|The "gissel," as I then called it: a no-brainer in a bundled, limited-choice, situation.|
There's an ad running on TV about how great it is to get one free checked bag on an airline if you use the right credit card. Before deregulation, airlines were glad to get passengers. Flying cost more, but we had more room. (In those pre-hijacking, pre-terrorism, days you could also say goodbye or hello at the gate to the people who were dropping you off or picking you up, and just walk onto the plane.) Having to use my credit card to rack up "points" so I can check a bag free is not a big marketing coup with me.
The airlines, and other retailers, have been "unbundling" services in an effort to help the top line of their profit & loss statements. I remember my career employer doing the same thing at the wholesale level in the '80's and '90's--and for the same reason. We needed to improve our gross margin rate. We increased our minimum order, rates for direct labor, and added surcharges for scrap, handling, and delivery. Activities previously considered "overhead" were turned into "profit centers."
Phone companies have done it. Hospitals have done it. Banks have done it. I have to pay a ridiculous $30 fee to stop payment on a check at my bank, even though I have a substantial CD with them. That would have been unheard of years ago. Of course, banks and vendors don't want people to write checks in the first place: they want us to do electronic transfers for everything. Even though their systems have been repeatedly hacked. It's hard to think of a service-oriented industry that hasn't "unbundled" in recent decades.
I don't like to be unbundled. I like it simple--with less freedom of choice. Take buying a new car. The American approach has always been to unbundle. The option list is extensive (as I discovered when I bought my Mustang). It was tedious to go through the list with my salesman. By contrast, the Japanese, after they had achieved market penetration with economy cars, offered us three choices: stripped, medium, or loaded. This may have been because the cars were assembled in Japan and were on the high seas. Special-ordered cars were more trouble than they were worth to the Japanese when the lead time was 3 months or more. Or maybe it just reflected Japanese consumer culture. This practice persists long after Japanese carmakers put up assembly plants in North America.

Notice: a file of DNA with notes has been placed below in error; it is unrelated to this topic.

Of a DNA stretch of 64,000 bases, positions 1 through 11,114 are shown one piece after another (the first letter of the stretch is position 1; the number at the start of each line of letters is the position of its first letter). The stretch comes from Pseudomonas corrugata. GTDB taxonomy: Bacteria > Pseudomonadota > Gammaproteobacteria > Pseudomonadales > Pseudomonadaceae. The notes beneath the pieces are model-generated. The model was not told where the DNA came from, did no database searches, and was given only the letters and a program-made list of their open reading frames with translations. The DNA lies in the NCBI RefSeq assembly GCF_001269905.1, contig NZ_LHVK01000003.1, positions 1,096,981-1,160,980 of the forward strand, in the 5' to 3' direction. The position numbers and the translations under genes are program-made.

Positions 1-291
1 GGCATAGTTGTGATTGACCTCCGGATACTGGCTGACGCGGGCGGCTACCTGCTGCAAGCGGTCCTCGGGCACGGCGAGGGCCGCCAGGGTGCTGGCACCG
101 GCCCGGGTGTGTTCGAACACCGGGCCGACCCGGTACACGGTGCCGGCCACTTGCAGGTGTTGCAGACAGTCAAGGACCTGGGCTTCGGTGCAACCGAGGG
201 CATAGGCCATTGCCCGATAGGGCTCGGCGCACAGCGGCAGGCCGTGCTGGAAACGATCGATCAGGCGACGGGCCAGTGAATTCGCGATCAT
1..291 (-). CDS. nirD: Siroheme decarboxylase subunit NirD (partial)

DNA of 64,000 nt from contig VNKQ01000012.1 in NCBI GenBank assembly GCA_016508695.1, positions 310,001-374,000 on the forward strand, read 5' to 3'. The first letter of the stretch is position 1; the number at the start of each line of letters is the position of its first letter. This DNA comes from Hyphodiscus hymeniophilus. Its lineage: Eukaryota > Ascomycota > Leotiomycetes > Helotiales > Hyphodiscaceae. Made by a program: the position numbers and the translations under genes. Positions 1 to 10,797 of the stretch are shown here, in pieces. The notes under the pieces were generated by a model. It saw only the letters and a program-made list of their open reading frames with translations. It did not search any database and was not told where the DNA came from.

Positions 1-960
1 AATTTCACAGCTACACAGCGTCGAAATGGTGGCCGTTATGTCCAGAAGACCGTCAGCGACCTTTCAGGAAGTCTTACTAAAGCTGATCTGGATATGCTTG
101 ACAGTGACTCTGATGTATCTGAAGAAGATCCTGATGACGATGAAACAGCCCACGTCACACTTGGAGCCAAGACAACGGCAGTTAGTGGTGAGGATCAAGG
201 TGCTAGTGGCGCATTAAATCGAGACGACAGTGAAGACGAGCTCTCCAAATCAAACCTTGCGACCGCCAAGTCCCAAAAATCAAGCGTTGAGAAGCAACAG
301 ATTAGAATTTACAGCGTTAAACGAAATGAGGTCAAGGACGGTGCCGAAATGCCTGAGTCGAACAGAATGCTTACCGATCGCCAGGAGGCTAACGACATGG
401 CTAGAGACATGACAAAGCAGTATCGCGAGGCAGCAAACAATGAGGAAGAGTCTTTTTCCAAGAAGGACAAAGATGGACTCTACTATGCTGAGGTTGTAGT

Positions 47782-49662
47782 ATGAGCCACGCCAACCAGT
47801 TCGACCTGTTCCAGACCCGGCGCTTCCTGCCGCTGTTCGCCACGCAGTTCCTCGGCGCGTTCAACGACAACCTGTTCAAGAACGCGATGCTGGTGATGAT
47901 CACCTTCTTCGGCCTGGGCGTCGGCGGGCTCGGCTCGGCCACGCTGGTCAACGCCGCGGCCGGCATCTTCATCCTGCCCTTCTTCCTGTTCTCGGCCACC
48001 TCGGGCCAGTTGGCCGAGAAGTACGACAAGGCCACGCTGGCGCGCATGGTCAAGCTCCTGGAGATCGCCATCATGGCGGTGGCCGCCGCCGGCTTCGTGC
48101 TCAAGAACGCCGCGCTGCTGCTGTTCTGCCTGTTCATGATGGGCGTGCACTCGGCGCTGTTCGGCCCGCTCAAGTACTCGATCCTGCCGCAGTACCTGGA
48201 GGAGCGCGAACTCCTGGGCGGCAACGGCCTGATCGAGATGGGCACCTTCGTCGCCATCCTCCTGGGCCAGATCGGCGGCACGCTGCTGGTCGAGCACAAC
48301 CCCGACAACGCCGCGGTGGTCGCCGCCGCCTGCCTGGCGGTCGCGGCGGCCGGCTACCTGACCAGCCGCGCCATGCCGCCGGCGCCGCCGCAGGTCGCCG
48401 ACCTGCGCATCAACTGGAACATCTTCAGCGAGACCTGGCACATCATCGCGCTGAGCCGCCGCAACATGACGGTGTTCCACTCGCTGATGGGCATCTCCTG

The equipment level was (and still is) almost entirely dependent on which model you chose. To illustrate, I'll use my 1983 Mazda RX-7. (My Honda Civic Si is a poor one, because Honda considers it almost a different car. Everything is standard: it's the power train that comes at a significant price premium.)
The RX-7 came in three trim levels: S, GS, and GSL. Here's how Mazda segmented them:
The S (base car) came with narrower tires on steel wheels. Upgrade not offered. Limited options, most of which were standard on the GS. The message was clear: "You want a nicer car, to your own taste or otherwise? Buy a GS."
The GS came with better interior lighting, upholstery, steering wheel, remote trunk release, an armrest with storage, remote-controlled side mirrors, and halogen headlights. You got wider tires, but had to pay extra for alloy wheels.
On the GSL, you got everything on the GS plus alloy wheels, cruise control, electric windows, a rear window wiper, a sunroof, and the best stereo. The only thing I didn't care about was the stereo. For me, the GSL was a no-brainer. And I didn't have to spend 40 minutes in the salesman's cubicle, resisting his multiple tries to "upsell" me.
I don't recall the price spread between the trim levels, but it was probably about 10% more for a GS and 10% more again for the GSL. With several models within a nameplate, how many choices more than three within a model do you need? Hail to the Japanese for simplifying car-buying!
Then there's the Porsche approach: "You want our fastest car? We're gonna de-content it and charge you more--much more. And then we're gonna make attractive things like carbon-ceramic brakes a hugely expensive option on top of that."
Of course, a seller can take bundling too far. My cable TV plan is one level higher than basic. It gets me about 10 channels that I want--and 49 that I don't. I would love to have the "American car-buying plan" for cable: cherry-pick the channels.
Or a seller can take bundling way too far. Despite the airlines' claims, you have only two choices: unpleasant confinement for an undetermined amount of time (first class), or the same with torture added (tourist class). For the airlines, "unbundling" simply means allowing the victim to select the instruments of torture. Independently, years apart, without discussing it, Hotshoe, Watchtower, and I have each concluded that we've taken our last airliner trip.